9. ^ Tylka, TL; Annunziato, RA; Burgard, D; Daníelsdóttir, S; Shuman, E; Davis, C; Calogero, RM (2014). "The weight-inclusive versus weight-normative approach to health: evaluating the evidence for prioritizing well-being over weight loss". Journal of Obesity. 2014: 983495. doi:10.1155/2014/983495. PMC 4132299. PMID 25147734.
  10. ^ Bacon L, Aphramor L (2011). "Weight science: evaluating the evidence for a paradigm shift". Nutr J. 10: 9. doi:10.1186/1475-2891-10-9. PMC 3041737. PMID 21261939.
  11. ^ Ulian; Aburad; da Silva Oliveira; Poppe; Sabatini; Perez; Baeza Scagliusi (2018). "Effects of health at every size® interventions on health‐related outcomes of people with overweight and obesity: a systematic review". Obesity Reviews. `9: 1659–1666.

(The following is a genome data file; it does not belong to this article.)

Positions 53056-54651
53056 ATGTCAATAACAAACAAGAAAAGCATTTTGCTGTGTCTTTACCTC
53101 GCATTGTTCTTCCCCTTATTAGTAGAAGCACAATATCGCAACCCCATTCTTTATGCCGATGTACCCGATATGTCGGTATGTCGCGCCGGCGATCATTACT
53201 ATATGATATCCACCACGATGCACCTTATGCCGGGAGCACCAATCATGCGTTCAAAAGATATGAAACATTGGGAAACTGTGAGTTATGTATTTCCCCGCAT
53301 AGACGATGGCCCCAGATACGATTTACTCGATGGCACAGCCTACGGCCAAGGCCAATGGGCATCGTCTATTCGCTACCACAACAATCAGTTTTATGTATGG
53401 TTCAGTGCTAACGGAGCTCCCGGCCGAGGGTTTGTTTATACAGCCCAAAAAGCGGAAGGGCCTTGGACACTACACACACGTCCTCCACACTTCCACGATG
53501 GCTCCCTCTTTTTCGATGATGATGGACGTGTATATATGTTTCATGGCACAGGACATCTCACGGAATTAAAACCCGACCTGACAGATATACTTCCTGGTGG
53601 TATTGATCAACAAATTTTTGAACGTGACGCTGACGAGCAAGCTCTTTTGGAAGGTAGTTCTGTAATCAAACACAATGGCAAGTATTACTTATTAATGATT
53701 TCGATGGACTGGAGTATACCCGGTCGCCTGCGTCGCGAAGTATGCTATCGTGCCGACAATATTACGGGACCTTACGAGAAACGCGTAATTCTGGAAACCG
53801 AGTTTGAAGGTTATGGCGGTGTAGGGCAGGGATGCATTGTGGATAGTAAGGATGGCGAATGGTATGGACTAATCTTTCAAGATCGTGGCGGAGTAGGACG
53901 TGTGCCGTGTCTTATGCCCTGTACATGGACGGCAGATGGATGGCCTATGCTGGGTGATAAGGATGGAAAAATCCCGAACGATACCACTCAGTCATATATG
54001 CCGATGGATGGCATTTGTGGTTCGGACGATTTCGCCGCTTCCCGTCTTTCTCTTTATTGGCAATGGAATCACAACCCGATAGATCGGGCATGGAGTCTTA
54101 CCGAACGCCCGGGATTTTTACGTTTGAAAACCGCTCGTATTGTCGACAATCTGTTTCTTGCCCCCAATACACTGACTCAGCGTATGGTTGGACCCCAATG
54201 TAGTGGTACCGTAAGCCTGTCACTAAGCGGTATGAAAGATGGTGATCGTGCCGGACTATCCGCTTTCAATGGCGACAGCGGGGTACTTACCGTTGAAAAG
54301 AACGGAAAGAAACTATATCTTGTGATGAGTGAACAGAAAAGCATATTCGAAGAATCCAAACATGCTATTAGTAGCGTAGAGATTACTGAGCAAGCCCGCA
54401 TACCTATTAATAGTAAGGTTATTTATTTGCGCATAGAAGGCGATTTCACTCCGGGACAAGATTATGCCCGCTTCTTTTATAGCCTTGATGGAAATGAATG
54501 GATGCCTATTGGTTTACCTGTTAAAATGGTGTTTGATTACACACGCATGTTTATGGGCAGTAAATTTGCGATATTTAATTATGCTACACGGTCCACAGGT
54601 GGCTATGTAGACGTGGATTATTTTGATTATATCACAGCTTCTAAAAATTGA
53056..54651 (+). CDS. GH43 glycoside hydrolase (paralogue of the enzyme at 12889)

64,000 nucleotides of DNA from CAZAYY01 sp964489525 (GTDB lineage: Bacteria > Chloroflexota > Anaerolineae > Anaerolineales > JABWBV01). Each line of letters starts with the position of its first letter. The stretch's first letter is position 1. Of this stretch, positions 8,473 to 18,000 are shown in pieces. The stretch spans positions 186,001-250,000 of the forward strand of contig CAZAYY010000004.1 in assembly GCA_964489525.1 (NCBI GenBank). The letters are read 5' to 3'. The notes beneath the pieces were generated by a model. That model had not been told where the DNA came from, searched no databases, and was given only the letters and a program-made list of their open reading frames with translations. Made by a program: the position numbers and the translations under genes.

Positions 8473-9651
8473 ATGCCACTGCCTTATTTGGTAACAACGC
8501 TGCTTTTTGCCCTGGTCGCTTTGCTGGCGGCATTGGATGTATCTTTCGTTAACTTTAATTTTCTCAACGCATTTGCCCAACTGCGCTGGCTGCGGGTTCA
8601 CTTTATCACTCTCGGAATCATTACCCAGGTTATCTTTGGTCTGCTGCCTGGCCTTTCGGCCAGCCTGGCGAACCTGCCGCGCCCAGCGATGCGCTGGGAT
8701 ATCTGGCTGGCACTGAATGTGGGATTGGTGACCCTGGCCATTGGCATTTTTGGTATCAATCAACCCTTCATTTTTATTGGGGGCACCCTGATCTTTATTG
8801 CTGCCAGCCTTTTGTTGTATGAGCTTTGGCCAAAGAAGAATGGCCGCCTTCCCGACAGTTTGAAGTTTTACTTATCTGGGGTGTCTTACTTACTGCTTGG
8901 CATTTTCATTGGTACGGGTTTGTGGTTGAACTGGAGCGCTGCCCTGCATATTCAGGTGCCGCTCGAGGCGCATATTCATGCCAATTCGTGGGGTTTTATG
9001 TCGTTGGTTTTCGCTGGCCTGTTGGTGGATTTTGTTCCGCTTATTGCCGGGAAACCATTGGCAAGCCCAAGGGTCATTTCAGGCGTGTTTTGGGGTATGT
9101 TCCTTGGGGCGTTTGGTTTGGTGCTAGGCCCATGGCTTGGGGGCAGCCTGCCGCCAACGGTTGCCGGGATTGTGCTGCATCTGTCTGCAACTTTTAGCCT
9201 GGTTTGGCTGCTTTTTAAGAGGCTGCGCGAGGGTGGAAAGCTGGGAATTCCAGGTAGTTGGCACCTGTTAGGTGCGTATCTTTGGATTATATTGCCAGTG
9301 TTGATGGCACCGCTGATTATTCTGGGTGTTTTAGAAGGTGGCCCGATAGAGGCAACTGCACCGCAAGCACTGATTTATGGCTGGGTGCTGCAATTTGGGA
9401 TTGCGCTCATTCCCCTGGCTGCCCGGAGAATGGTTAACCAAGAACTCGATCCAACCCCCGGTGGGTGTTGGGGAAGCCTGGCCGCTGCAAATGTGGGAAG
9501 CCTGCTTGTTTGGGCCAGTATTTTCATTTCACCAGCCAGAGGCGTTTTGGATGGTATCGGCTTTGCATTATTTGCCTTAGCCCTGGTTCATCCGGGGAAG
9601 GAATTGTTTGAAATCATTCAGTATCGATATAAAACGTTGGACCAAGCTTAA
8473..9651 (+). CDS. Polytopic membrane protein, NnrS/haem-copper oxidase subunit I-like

12. ^ "Size Diversity & Health at Every Size". National Eating Disorders Association. February 18, 2018. Retrieved August 18, 2020.
  13. ^ Sainsbury, Amanda (March 18, 2014). "Call for an urgent rethink of the "health at every size" concept". J Eat Disord. 2 (8): 8. doi:10.1186/2050-2974-2-8. PMC 3995323. PMID 24764532.
  14. ^ a b Ulian MD, Aburad L, da Silva Oliveira MS, Poppe AC, Sabatini F, et al. (December 2018). "Effects of health at every size® interventions on health-related outcomes of people with overweight and obesity: a systematic review". Obes Rev (Systematic review). 19 (12): 1659–1666. doi:10.1111/obr.12749. PMID 30261553. S2CID 52878615.